“With this app, the therapist is alerted if somebody fails to do their exercises for a week maybe. The therapist can then reach out to the patient. That limit can vary depending on the size of the clinic of course. The app is tailored to both the patient and the therapist to fit the context.”
During her training, Clare observed there was nobody working in the field of Parkinson’s and that many therapists are stretched across different cases.
“It is a significant problem, but no-one is devoted to the condition in a singular way. This app allows me to give it that focus but in a more expansive way, by offering clinics a bespoke Parkinson’s app for their patients.”
She had originally intended to work in paediatrics, but saw how impactful therapies with Parkinson’s sufferers can be.
“I saw people’s lives being transformed during my training. They went from being unable to make a phone call, to having the same voice capacity as anyone. They had been struggling socially and mentally, straining to be heard across dinner tables. When I saw them regaining their vocal abilities it was inspiring. The therapy changed their lives. It’s great to know and to share a real solution to a real problem.”
Like any good business idea, Clare recognised an app of this nature was n0t being used in the Irish market.
“There’s nothing like this that I’m aware of, providing a personally tailored service to sufferers of Parkinson’s. This isn’t the same as just downloading an app from the internet because this is clinician led and clinician monitored. It means that when someone has a follow-up meeting 12 months later, the intervention has been ongoing since the first consultation. It keeps that relationship and focus going.”
A Bright Future Ahead
Business is looking good for Clare and her team.
“We’ve been trialling it since July 2021. We work around the country with different branches of the Parkinson’s Association of Ireland, and also with independent users.
“The next step will be to roll it out to the HSE, which is being backed by Health Innovation Hub Ireland, whose main office is also here in UCC.”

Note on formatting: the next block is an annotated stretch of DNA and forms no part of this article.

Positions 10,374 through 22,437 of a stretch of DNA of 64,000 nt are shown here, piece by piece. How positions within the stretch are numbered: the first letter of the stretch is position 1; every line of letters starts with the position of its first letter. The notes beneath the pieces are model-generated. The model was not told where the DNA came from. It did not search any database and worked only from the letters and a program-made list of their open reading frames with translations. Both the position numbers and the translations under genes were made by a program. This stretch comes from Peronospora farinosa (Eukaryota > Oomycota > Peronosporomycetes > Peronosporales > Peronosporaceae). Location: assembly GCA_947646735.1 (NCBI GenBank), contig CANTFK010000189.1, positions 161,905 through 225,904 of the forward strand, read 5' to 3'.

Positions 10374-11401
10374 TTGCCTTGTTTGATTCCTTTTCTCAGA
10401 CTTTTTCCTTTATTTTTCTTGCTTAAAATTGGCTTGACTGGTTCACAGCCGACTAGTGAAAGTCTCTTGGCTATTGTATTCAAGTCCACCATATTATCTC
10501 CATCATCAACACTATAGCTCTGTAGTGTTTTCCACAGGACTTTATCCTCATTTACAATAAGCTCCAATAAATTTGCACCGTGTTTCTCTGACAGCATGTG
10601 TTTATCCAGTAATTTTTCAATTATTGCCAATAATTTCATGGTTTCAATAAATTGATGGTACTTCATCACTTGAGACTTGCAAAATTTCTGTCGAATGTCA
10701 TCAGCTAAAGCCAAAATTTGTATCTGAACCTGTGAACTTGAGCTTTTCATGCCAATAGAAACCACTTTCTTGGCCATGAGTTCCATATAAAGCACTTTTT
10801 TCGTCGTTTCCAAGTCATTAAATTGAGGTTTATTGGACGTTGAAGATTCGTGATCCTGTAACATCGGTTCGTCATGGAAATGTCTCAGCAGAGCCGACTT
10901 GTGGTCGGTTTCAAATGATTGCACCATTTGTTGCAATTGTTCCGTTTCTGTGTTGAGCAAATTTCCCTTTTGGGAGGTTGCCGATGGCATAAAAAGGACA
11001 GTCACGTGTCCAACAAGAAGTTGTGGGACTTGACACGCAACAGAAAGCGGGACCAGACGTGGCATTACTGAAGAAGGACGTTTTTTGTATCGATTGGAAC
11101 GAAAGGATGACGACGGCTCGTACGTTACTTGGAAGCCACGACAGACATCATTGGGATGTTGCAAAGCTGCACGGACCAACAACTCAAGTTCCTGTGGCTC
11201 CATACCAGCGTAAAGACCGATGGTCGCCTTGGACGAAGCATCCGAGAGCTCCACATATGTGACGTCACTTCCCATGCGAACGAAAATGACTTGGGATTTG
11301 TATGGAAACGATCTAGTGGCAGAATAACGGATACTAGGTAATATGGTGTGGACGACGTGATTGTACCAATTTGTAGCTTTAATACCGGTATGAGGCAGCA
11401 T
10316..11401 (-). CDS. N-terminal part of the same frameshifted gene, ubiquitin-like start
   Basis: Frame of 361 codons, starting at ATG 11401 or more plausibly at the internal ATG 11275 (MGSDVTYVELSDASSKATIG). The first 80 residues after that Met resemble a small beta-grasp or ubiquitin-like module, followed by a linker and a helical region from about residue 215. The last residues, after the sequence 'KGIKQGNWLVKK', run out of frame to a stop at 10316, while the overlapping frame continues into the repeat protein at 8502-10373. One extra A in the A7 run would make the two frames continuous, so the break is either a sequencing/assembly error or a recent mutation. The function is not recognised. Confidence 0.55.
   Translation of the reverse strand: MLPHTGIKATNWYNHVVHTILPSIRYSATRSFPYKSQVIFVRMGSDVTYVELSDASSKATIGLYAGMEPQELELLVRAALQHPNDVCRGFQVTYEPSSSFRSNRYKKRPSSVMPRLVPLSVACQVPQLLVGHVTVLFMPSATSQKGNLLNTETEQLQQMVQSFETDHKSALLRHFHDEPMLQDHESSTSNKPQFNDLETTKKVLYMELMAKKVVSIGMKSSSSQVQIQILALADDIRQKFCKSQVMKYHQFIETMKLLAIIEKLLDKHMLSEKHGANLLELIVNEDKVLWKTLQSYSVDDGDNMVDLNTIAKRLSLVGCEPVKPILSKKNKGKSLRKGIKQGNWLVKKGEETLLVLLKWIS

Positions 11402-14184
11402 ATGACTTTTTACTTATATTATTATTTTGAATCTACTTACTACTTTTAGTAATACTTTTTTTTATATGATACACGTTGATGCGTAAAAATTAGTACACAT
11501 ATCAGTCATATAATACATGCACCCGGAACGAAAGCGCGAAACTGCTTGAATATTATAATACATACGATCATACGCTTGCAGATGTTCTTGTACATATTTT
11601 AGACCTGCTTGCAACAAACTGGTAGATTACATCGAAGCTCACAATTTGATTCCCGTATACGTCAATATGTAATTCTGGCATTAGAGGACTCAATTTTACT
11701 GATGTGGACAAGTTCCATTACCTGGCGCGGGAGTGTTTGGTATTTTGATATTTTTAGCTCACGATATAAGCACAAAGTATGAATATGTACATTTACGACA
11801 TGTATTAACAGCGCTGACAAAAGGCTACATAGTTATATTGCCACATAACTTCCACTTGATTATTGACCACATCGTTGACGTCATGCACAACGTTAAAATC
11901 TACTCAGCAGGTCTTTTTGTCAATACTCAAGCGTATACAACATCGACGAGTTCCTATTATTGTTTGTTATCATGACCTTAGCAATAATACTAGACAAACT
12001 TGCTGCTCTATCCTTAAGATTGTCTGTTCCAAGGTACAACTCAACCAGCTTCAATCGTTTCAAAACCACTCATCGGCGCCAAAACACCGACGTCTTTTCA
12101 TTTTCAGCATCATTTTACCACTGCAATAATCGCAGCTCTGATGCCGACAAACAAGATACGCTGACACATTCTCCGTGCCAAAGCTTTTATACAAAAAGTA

Clare has just moved into office space on UCC campus and is settling in with her innovative team of three.
“We collaborate a lot on the app design. If our software engineer decides to use three buttons, for instance, I might query that because a patient might have a tremor. I offer that critical review, but he has the technical savvy to create the product in the end.”
She stresses just how supportive UCC has been.
“I would not have a business if it wasn’t for the IGNITE Programme.
"They were so helpful. It’s basically an incubator for start-up businesses. They provide people with a business idea with space, mentorship and help develop that idea into a business. I had a prototype and a paying costumer within nine months of starting with them. They are so approachable too.”
The IGNITE programme currently accepts a new cohort every three months. They also offer night workshops for anybody with daytime commitments or in full-time employment.
“I’d also like to thank the Local Enterprise Office and Cork’s Business Innovation Centre. They were so helpful in guiding us through.”
Clare is also currently completing a research masters at the university.
“I must admit, at times the business is coming first right now, but it’s good for me to keep up my research alongside it. I’m taking longer than most, but I think that’s okay really.”
I leave her feeling convinced the collaborative intelligence of her app is the first step in a long and impressive career.